If you love a photographer, then you’ll want to print a copy of this list. These are the most wished for books on Amazon. This means there is probably a book or two on this list your photographer would love. Save yourself some time by using this list as a shopping list. Your photographer will […]
If you love a photographer, then you’ll want to print a copy of this list. These are the most wished for books on Amazon. This means there is probably a book or two on this list your photographer would love. Save yourself some time by using this list as a shopping list. Your photographer will love you for it.
1. National Geographic Image Collection by National Geographic, Michelle Anne Delaney, Maura Mulvihill (5.0 out of 5 stars)
Behind National Geographic’s worldwide reputation as a powerhouse of photography lies one of the finest, most extensive, and most unique graphic resources on Earth: the National Geographic Image Collection. For the first time ever, readers will plumb the fascinating depths of this immense archive from the earliest photographs collected in the late 19th century to the cutting-edge work of today.
2. The Digital Photography Book, Volume 3 by Scott Kelby (4.3 out of 5 stars)
This book truly has a brilliant premise, and here’s how Scott describes it: “If you and I were out on a shoot and you asked me, ‘Hey Scott, I want the light for this portrait to look really soft and flattering. How far back should I put this softbox?’ I wouldn’t give you a lecture about lighting ratios, or flash modifiers. In real life, I’d just turn to you and say, ‘Move it in as close to your subject as you possibly can, without it actually showing up in the shot.’
3. VisionMongers: Making a Life and a Living in Photography by David duChemin (4.9 out of 5 stars)
A book for any photographer who’s ever felt compelled to combine their craft with the world of commerce and make the transition to becoming a vocational photographer. More like a sketchbook of ideas and wisdom than it is a system to get rich quick on photography, VisionMongers takes a look at the changing landscape of professional photography and the various journeys that can be taken to get there.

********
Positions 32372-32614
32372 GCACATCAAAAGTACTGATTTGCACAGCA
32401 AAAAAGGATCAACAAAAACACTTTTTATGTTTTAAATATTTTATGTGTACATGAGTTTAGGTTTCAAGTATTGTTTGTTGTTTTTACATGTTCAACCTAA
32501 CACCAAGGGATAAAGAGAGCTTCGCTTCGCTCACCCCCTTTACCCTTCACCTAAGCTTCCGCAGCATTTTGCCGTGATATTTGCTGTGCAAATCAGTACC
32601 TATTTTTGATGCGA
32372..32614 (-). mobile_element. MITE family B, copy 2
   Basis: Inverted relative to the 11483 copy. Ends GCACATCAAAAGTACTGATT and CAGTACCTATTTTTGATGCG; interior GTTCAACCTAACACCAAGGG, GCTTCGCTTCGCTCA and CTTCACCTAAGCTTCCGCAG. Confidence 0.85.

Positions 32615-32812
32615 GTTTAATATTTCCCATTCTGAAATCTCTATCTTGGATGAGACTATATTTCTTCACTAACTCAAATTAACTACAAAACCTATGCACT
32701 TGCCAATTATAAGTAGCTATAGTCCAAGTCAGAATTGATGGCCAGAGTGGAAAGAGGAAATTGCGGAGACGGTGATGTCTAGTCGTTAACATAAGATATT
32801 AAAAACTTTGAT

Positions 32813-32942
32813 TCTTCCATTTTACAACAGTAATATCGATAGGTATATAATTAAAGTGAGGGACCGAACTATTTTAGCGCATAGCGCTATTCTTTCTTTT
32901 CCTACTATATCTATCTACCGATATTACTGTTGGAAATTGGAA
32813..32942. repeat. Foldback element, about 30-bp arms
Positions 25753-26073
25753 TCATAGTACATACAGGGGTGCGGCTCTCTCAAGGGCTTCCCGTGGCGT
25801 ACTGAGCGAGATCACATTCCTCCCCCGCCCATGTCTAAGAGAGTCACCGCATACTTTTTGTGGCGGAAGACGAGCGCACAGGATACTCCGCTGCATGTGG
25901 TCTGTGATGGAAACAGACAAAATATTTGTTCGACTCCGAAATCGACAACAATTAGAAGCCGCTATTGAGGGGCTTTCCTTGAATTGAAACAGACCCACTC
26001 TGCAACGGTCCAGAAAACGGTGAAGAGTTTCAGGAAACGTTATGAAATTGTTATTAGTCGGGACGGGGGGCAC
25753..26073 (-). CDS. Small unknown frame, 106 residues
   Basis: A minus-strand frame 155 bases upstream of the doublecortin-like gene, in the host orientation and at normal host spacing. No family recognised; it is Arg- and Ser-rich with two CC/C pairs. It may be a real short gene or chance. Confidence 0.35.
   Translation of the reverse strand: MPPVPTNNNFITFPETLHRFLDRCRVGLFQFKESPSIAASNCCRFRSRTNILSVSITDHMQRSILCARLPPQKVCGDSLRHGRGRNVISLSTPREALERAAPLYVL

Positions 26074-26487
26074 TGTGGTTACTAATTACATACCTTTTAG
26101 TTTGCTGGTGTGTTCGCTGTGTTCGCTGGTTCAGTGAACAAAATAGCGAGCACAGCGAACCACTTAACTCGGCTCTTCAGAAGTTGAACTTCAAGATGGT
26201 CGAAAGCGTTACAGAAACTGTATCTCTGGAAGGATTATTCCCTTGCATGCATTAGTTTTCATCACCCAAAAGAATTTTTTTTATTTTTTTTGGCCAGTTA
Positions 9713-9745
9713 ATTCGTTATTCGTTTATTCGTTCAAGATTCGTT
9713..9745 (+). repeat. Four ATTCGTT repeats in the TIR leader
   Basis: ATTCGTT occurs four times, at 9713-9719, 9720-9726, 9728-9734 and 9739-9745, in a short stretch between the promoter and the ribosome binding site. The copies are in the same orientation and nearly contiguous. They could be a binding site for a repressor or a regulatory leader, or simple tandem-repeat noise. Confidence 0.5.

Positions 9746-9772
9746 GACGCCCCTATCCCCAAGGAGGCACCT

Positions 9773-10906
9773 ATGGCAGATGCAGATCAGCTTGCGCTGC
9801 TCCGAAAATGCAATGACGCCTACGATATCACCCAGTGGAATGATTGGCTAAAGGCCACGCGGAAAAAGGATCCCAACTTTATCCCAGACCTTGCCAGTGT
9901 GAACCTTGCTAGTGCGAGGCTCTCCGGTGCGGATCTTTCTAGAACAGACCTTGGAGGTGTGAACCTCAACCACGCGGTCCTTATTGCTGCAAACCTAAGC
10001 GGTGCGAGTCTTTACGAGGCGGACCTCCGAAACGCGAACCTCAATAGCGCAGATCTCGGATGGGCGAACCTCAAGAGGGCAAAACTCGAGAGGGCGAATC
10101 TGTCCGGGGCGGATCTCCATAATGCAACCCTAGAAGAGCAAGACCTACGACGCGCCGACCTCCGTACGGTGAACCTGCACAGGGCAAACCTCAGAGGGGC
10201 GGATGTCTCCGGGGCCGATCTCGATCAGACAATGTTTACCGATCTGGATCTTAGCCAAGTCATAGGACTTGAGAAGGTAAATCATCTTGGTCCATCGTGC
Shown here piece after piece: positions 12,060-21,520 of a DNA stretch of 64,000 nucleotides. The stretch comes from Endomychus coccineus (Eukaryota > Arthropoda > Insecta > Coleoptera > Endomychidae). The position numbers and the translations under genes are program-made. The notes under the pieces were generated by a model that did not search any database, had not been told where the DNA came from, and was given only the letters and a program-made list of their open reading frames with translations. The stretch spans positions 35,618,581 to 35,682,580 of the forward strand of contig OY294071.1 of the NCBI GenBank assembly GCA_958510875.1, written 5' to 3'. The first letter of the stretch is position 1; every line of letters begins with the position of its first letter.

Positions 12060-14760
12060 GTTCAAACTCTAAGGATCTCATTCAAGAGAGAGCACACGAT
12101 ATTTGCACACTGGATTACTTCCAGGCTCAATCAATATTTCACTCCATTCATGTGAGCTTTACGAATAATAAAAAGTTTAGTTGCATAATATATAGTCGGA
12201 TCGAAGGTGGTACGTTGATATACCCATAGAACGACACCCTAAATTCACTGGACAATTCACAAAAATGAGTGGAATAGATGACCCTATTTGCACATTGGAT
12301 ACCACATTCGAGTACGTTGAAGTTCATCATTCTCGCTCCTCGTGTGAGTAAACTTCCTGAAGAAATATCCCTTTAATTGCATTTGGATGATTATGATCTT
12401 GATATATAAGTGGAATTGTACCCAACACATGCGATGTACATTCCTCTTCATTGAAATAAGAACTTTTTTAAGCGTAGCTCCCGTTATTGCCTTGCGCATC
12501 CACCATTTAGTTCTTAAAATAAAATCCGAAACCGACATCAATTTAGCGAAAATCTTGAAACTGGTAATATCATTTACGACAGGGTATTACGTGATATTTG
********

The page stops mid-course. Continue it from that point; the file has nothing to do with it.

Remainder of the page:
4. Within the Frame: The Journey of Photographic Vision by David duChemin (4.8 out of 5 stars)
A book about finding and expressing your photographic vision, specifically where people, places, and cultures are concerned. A personal book full of real-world wisdom and incredible images, author David duChemin (of pixelatedimage.com) shows you both the how and the why of finding, chasing, and expressing your vision with a camera to your eye.
5. The Photographer’s Eye: Composition and Design for Better Digital Photos by Michael Freeman (4.6 out of 5 stars)
Design is the single most important factor in creating a successful photograph. The ability to see the potential for a strong picture and then organize the graphic elements into an effective, compelling composition has always been one of the key skills in making photographs.
6. The Digital Photography Book, Volume 2 by Scott Kelby (4.6 out of 5 stars)
In Volume 2, Scott adds entirely new chapters packed with Plain English tips on using flash, shooting close up photography, travel photography, shooting people, and even how to build a studio from scratch, where he demystifies the process so anyone can start taking pro-quality portraits today! Plus, he’s got full chapters on his most requested topics.
7. The Moment It Clicks: Photography Secrets From One of the World’s Top Shooters by Joe McNally (4.2 out of 5 stars)
Joe McNally, one of the world’s top pro digital photographers, breaks new ground by doing something no photography book has ever done-blending the rich, stunning images and elegant layout of a coffee-table book with the invaluable training, no-nonsense insights, and photography secrets usually found only in those rare, best-of-breed educational books.
There are 3 more fantastic books on BestSLRCamera.org. So make sure you head over there to get the complete list. I’m sure you’ll find something your photographer will love. And guess who gets the credit… you.
“I just love it. How did you know?”